Cozumel

The sun slips through the clouds in the early evening, leaving tangerine and honey colored kisses on the face of the sky as it nods towards the horizon. The salty breeze dances off the waves, lifting my hair in playful wisps, but the warmth of the sun still lingers on my skin. If I close my eyes I can still picture the streets of Cozumel.

Inept tourists clambering from one shop on the strip to the next, mulling over their purchases with the tenacity of investment brokers. They calculate the value of the peso in terms of American numbers, haggling with the native merchants over the price of hand-painted maracas and Mexican tequila.

“Necklace for the lady, my friend? Come, step into my shop…senor, please, just a moment…this way, you will see…”

Tired old women perch their plump bottoms on the crumbling, corners of the alley-ways. Their nimble fingers weave delicate braids through the tresses of drunk college students. Iridescent beads woven through blonde hair are a sharp contrast to the smooth, mocha-fingers of the matrons.  

Young mothers meander the narrow streets on rusty bicycles with equestrian-ease, their children stacked neatly on handle-bars and fenders, a tangle of thin, brown arms. I wonder if they are blind to the danger, then chide myself for my ignorance. The only cars on these streets are compact taxis and husky jeeps rented at port-side. The people who live here have their own way.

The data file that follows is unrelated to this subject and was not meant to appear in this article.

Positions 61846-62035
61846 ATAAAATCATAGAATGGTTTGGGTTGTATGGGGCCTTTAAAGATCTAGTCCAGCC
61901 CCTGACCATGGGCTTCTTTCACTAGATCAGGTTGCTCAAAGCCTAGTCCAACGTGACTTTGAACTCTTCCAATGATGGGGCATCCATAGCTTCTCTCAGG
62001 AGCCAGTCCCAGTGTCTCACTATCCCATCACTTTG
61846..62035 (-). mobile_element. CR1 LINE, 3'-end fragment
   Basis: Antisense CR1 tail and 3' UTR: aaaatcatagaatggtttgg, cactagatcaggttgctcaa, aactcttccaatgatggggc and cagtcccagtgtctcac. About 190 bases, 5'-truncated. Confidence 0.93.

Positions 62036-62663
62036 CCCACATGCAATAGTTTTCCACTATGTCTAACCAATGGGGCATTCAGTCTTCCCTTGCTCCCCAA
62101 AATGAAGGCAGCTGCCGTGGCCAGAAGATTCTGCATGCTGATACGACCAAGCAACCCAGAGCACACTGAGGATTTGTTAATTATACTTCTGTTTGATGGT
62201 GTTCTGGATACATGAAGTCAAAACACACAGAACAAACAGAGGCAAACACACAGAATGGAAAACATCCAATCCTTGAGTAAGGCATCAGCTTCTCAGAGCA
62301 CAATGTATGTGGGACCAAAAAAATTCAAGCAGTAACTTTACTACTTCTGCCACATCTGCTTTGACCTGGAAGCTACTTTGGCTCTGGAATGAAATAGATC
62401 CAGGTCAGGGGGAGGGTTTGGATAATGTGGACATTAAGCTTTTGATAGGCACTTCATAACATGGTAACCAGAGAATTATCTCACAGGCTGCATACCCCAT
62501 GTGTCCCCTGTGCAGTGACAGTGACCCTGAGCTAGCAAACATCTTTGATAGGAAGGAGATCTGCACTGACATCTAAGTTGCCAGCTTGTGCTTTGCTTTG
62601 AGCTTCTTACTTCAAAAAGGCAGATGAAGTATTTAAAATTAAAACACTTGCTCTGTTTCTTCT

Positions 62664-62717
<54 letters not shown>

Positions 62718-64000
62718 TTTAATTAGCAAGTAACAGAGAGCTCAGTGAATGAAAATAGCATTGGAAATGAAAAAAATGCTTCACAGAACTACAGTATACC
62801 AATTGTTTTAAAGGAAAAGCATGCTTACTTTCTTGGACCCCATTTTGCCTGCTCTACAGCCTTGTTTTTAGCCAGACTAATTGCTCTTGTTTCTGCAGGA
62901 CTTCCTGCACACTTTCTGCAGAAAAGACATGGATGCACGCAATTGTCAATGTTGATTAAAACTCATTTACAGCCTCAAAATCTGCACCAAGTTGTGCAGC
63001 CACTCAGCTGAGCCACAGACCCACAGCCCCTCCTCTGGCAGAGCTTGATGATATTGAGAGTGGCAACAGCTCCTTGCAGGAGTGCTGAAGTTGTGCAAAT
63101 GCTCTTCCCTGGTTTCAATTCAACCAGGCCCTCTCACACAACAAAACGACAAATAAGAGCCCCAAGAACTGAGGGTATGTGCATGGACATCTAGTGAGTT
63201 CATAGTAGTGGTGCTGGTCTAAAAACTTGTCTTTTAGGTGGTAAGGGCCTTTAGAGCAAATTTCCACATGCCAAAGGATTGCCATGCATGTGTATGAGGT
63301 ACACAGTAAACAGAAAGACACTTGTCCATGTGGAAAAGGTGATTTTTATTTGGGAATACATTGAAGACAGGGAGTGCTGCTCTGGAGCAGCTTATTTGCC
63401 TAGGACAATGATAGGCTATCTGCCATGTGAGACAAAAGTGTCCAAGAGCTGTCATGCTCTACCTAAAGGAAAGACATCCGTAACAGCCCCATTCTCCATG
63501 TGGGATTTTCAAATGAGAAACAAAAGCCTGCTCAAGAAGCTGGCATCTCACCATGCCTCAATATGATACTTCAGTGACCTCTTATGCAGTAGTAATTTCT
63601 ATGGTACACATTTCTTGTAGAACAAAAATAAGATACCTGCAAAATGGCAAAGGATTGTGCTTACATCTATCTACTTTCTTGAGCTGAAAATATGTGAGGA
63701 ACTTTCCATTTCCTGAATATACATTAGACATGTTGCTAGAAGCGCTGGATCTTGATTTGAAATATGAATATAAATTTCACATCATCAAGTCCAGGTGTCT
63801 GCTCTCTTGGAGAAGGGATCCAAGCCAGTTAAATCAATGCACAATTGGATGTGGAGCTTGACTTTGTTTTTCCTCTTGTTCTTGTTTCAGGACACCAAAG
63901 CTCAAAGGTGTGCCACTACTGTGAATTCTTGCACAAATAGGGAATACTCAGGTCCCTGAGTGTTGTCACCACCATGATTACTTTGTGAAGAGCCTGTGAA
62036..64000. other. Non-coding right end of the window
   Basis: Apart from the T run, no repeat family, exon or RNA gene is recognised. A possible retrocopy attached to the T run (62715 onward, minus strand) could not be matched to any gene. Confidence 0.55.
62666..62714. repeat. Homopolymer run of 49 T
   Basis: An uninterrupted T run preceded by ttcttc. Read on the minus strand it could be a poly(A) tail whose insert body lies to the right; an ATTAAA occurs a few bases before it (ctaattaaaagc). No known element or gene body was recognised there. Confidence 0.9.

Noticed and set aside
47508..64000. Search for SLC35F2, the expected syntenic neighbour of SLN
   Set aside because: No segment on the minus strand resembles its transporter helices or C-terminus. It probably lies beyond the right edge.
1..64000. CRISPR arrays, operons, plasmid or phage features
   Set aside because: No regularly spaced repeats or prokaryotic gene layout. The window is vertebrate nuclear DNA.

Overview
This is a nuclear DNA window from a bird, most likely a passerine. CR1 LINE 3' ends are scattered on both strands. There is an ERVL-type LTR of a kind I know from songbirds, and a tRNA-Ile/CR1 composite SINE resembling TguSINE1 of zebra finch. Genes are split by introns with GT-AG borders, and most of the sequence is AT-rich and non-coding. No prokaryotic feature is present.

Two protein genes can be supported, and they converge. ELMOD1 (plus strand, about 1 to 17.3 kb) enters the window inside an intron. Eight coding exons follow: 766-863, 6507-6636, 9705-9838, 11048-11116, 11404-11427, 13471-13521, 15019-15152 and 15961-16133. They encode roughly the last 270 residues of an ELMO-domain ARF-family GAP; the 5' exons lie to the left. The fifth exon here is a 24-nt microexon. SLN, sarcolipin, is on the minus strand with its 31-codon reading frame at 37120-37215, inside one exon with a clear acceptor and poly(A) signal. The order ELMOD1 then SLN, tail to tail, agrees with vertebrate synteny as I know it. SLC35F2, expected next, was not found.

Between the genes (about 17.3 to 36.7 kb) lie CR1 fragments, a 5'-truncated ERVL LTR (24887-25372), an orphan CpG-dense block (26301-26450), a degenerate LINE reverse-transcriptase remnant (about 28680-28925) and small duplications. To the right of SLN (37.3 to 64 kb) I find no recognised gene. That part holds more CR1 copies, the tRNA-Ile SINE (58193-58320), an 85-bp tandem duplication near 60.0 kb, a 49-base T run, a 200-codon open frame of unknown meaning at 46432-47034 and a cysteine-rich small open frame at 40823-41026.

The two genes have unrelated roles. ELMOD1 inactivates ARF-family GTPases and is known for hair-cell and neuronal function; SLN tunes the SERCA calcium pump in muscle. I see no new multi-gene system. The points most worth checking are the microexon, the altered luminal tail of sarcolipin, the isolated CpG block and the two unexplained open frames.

The smell of the country infuses the air. An extraordinary blend of salty-sea breezes, charred meat, and musky Mexican men. The tease of tropical fruits—fresh pineapple, banana and mango—sliced at sidewalk tables and peddled for a handful of change.

I am lost in the memory of this place…

 

“Mom, I’m bored.”

Another moment constricted by the umbilical cord of motherhood.

My fourteen year old son leans across the boat rails, his forlorn expression the killer of my moment.

“Don’t tell me you are bored. We spent $2000 on this cruise, surely there is something you can do.”

“No, I’ve done it all.”

 “Go eat. The pizzeria is open 24 hours a day.”

He sighs. “I know. I’ve already had, like, 13 pieces of pizza today.”

“Go check out a board game from the Admiral’s Lounge.”

“The timer is broken in the Scattergories game, and Jenga is missing two pieces.”

“Go swimming.”

“The pool is closed. They’re cleaning the waterslide.”

“What about karaoke? You did that last night, remember? That was fun.”

My son singing “Sweet Home Alabama” in a smoky bar full of senior citizens.

“Karaoke doesn’t start for another hour. Can I hang out with you?” The request seems to have cost him dearly. He can’t meet my eye, but instead studies his fingernails.

This is not the way I had hoped to end my day. After hours escorting three children and a cranky husband from one end of the shopping district to the next, I am ready for solitude. I don’t want to be a mother right now.

 “No, you can’t hang out with me. Go watch a movie in the room until karaoke starts. I’m trying to relax.” With a sip of my drink he is dismissed.

He ambles off to the far-side of the Lido Deck with his head hung in a pout that I did not think I would ever get to see in a foreign country. “We should have gone skiing…”

The younger children are playing happily at Camp Carnival, in a room decorated with colorful clowns and smiling giraffes. They are painting t-shirts and making Spin-Art and being shuffled from the face-painting centers to story time.

But my oldest son, hovering in the awkward gap between boy and man, is lost.